Bandwidth is measured by downloading one or more HTTP files and averaging the received data rates. You can specify a number of Internet addresses (or files) as they appear on your browser Address bar. The download speed is generally lower for binary files than for text (ASCII) files so you should choose both binary (.jpg, .gif, .exe, .zip) and text (.html, .asp, .txt) files for test.

Note that when you have your modem compression enabled and download the main HTML file of a Web page you'll get the highest bandwidth for that particular site. This is because the file is ASCII and you get the server's attention. As a general rule, the bandwidth for binary files from the same site will be 50% lower.

In addition, RxTx displays in real time instantaneous data rates. The data rates are shown in Kbps (Kilo bits/second) or KB/s (Kilo Bytes/second).

Data Display (Main Window)

The main window shows the received (Rx) and sent (Tx) data graphs. Rx is shown in yellow and Tx is shown in blue. The caption bar shows the maximum data rate (either Rx or Tx) displayed within the window.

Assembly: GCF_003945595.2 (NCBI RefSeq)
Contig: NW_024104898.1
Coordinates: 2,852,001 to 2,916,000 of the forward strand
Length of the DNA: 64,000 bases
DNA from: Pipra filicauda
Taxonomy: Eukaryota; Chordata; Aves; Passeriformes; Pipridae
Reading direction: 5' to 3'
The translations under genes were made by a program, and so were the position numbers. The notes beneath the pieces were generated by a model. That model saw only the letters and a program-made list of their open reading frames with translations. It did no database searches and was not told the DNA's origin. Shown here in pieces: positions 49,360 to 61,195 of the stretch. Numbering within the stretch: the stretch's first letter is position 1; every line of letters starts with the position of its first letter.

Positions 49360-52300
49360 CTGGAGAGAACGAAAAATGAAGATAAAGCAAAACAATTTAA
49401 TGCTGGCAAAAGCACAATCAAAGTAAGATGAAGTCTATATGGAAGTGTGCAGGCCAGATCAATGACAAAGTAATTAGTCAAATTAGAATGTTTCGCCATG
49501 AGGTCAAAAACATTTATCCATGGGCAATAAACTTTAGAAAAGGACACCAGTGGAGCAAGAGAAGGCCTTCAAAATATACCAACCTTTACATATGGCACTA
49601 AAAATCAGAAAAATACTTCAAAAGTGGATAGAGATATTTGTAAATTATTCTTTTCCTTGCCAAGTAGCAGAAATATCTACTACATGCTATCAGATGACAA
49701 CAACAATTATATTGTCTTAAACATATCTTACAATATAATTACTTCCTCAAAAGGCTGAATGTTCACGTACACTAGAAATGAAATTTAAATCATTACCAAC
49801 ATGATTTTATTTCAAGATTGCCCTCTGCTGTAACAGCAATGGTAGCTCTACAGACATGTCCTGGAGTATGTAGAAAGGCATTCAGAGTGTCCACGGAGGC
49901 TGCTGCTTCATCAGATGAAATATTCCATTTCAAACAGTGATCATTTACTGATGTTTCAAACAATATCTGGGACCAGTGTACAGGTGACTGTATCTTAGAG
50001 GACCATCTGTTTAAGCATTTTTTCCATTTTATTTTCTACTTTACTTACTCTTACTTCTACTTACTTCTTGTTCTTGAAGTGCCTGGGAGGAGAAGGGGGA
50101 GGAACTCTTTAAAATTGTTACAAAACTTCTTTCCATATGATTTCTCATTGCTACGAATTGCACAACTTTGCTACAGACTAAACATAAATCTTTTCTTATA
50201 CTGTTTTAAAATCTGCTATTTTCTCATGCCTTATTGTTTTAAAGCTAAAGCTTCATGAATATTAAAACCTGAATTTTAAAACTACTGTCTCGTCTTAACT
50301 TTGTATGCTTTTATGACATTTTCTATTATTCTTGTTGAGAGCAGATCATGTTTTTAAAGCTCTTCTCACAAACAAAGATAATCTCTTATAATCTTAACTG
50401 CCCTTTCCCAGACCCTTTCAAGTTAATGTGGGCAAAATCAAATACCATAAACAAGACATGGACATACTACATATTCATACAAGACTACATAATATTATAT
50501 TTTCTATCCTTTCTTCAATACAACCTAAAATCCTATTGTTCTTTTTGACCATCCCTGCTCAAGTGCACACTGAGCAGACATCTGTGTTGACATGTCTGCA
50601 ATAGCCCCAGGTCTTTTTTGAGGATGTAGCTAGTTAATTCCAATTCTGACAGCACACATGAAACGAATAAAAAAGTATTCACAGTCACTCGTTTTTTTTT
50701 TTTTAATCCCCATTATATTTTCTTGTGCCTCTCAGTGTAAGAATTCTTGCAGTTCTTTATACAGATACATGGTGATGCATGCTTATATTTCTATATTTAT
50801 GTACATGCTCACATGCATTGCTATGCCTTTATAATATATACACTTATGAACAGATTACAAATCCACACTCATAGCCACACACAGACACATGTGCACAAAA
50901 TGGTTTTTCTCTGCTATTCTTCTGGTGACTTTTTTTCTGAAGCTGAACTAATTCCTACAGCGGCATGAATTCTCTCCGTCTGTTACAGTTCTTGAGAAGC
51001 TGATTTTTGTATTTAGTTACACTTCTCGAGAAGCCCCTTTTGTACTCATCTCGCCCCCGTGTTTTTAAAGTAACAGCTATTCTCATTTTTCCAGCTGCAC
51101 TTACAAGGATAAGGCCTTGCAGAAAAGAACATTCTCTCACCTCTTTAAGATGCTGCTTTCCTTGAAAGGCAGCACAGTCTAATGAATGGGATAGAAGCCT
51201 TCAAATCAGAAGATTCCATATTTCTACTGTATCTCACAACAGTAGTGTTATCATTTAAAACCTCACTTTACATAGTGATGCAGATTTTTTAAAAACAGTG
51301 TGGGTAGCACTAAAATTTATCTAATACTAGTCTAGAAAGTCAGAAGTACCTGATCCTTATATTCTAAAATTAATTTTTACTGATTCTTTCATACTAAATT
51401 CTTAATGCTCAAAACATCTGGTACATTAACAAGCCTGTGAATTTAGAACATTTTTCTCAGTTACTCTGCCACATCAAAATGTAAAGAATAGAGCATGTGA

To change the units (KB/s or Kbps) right click anywhere inside the main window and then select Options from the menu displayed.

To find out a particular value of a point from the graph left click and drag across that point. The Rx, Tx values will be displayed on the caption bar. When you release the mouse the average value of the marked region will be displayed.

Menu Controls (NetStat Window)

To access the NetStat window right click on the Main Window client area.

Start: starts measuring the connection bandwidth by downloading specified file(s). You can stop the download at any time however, it is good to have at least 20 seconds of download.

File: displays the URL's of the files to download. You must have Notepad.exe located in Windows directory. ***END*** terminates the reading.

Proxy Setup: opens a dialog box for entering the IP address and HTTP port of your proxy.

BrowserPath: opens a dialog box for entering the path of your browser.

IpStatistics: shows IP, TCP, UDP and ICMP statistics that may or may not be of any interest to you.

Adapter: shows the network adapters installed in your PC. If "0" is entered in the Adapter box (under Options) all the adapter interfaces are shown. Otherwise, only the adapter designated by the Index number entered in the Adapter box is shown.

Note: When you first run NetDoc, you should look at all the adapters and select the one that you are interested. A particular adapter is designeted by its Index number. If no adapter is specified (0 index), the program will select the last active TCP/IP adapter in the list.

Stop: stops the bandwidth check.